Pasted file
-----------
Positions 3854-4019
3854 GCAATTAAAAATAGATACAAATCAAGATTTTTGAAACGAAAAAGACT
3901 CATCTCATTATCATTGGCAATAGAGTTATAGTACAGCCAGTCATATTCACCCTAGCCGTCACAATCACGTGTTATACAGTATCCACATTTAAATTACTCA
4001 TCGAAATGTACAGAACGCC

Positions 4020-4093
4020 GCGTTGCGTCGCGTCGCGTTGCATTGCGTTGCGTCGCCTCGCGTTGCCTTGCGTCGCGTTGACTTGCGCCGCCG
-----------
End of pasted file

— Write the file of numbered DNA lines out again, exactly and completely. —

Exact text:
Positions 3854-4019
3854 GCAATTAAAAATAGATACAAATCAAGATTTTTGAAACGAAAAAGACT
3901 CATCTCATTATCATTGGCAATAGAGTTATAGTACAGCCAGTCATATTCACCCTAGCCGTCACAATCACGTGTTATACAGTATCCACATTTAAATTACTCA
4001 TCGAAATGTACAGAACGCC

Positions 4020-4093
4020 GCGTTGCGTCGCGTCGCGTTGCATTGCGTTGCGTCGCCTCGCGTTGCCTTGCGTCGCGTTGACTTGCGCCGCCG